Renting has its perks. But there’s something about owning a home that gives you a feeling that you’re in control of your surroundings and you’re making an investment in something tangible. (Must be the “ownership” part.)
Here are six reasons that owning a home beats renting.
When you’re working with a rental property, there are often a lot of restrictions on what you can do to inject your own unique personality, from painting the walls to other finishing touches like hanging artwork. When you buy, you get to select the paint colors, pick your own installed décor and even make the outdoor portion of your property your own—including landscaping, plants and changes to the surface of the house.
Whether it’s some high-quality peace and quiet or the ability to make some noise of your own past nightfall, apartments often feel as if you’re bunking up with a handful of your closest neighbors since you share walls, ceilings and floors. Your neighbor’s high-def, surround-sound theater system? You hear every speck of it. That upstairs neighbor vacuuming at 7 a.m. on a Saturday morning? Par for the course. When you buy, you eliminate the wall-sharing and have the added benefit of yard or pavement separating you from your closest neighbors. That way, you can enjoy having people over when it’s most convenient, without having to feel like people are in your home 24/7.
When you rent, you’re often left to settle for whatever security options are made available to you. In most cases, your biggest line of defense is a deadbolt (at best). Luckily, when you have ownership of a home, you have more say in how your security is handled, whether it’s adding locks on your ground-level windows or installing an alarm system or entry keypad. In addition, you’ll more than likely have sole possession of a garage, where you can securely store expensive outdoor items, such as bikes, mowers or recreational vehicles. (Added bonus: You can change the locks so no one has ever been in possession of your house keys before!)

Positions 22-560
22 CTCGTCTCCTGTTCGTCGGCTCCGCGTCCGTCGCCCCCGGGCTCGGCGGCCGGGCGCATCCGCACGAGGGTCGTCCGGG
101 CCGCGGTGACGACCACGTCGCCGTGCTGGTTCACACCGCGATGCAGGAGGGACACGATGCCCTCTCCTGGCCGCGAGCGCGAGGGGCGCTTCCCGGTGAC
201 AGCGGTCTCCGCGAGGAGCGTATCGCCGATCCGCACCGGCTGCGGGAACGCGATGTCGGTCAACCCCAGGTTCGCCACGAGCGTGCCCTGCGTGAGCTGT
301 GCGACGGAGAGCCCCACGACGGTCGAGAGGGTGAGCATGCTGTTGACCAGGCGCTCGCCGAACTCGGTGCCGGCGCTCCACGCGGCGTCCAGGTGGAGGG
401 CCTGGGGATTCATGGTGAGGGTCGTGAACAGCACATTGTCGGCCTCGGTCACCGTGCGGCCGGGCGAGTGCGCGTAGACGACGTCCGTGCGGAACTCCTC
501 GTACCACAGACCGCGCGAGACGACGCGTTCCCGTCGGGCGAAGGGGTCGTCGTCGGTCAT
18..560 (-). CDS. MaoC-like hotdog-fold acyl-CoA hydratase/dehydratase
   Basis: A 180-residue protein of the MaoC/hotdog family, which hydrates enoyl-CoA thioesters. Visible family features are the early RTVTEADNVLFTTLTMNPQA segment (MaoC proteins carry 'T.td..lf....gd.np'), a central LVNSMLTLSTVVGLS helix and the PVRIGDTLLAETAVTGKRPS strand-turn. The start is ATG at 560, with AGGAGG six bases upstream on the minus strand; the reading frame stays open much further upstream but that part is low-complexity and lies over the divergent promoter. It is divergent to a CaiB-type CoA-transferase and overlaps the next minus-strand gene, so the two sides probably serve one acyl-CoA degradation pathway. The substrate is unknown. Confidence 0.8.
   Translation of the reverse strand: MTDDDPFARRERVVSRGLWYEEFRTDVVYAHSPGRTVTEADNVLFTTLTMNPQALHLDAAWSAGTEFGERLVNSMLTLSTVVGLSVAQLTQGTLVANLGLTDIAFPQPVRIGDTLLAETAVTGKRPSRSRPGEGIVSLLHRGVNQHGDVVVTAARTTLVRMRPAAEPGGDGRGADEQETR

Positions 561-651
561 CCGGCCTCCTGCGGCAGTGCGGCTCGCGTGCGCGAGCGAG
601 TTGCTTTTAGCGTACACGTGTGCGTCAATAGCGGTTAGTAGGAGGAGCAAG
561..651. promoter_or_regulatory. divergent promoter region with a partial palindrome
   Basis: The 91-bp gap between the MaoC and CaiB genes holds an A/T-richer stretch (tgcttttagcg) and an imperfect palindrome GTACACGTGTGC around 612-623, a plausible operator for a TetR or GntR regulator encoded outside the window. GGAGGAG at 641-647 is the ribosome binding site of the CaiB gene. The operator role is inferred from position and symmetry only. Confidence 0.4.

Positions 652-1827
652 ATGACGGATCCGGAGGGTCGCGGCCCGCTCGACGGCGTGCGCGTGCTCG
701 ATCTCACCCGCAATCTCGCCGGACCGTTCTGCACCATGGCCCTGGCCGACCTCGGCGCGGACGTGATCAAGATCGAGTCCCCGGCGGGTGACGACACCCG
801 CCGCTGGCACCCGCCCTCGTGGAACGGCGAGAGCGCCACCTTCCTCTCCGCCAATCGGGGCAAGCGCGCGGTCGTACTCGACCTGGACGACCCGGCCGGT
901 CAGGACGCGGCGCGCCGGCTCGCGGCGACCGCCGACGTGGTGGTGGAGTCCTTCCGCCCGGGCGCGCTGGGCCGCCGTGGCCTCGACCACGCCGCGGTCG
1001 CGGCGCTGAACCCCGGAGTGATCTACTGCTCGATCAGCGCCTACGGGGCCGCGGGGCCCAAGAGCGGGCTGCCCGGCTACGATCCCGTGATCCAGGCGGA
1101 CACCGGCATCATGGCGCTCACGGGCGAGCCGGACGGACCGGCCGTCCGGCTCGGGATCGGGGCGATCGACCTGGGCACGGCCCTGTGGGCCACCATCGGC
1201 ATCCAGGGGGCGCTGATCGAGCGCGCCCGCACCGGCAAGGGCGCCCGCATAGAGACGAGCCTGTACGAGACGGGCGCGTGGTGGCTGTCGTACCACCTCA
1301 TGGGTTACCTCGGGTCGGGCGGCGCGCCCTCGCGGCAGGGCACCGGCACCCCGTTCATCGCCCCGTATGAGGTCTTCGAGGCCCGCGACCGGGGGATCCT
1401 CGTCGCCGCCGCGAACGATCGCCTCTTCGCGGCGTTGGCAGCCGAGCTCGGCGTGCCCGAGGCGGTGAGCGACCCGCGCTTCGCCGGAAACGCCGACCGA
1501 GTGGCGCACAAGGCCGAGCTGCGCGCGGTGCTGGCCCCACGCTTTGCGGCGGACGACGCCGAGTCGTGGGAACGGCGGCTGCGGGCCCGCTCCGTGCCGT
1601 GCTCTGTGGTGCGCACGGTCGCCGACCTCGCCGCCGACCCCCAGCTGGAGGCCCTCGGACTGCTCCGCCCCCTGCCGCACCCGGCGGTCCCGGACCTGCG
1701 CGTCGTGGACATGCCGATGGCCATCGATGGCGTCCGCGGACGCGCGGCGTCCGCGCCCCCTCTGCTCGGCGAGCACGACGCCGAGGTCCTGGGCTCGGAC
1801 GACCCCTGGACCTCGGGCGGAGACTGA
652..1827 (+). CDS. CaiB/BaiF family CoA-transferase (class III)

When you sign a lease agreement, you agree to a host of rules that your property manager has laid out. This includes the property manager’s designated schedule for repairs, check-ins and due dates. When you own, you’re less beholden to a property manager (because you’re the property manager). If something is broken, it can get fixed on your time—either by you or by a handyman you trust—rather than waiting around for a super to respond. Sure, the idea of no longer having a landlord to fix all your problems might seem like a negative—but being in full control over whether or not to install reliable, energy-efficient appliances that rarely break down is in your hands. In an apartment, the decision of whether or not to keep around an ancient refrigerator that breaks down every other month is fully in the landlord’s court.
In a rental situation, the owner could opt to sell the property at any time, affecting your rent amount or maybe even your ability to stay in the unit—regardless of how long you’ve lived there. When you own, particularly when you purchase with a fixed-rate mortgage, you can expect consistent monthly payments. And the decision to move or not is in your hands.
The ebb and flow of the financial markets can sometimes be unpredictable. But when it’s in a downturn, it’s a plus to have an asset in your financial back pocket. Whether you’re a short-term or long-term homeowner, the equity you build through your mortgage payments can be extremely beneficial when it comes time to move or buy again (or even upgrade your home with a home-equity loan). The longer amount of time you pay into your mortgage, the more equity you can build. When (or if) it comes to sell, you have more options than if you were walking away from a rental property empty-handed.